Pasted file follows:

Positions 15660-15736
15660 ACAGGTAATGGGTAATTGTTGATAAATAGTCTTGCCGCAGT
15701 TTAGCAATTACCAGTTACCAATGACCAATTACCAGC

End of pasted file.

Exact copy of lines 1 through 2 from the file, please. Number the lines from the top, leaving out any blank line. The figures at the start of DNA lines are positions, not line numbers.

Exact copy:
Positions 15660-15736
15660 ACAGGTAATGGGTAATTGTTGATAAATAGTCTTGCCGCAGT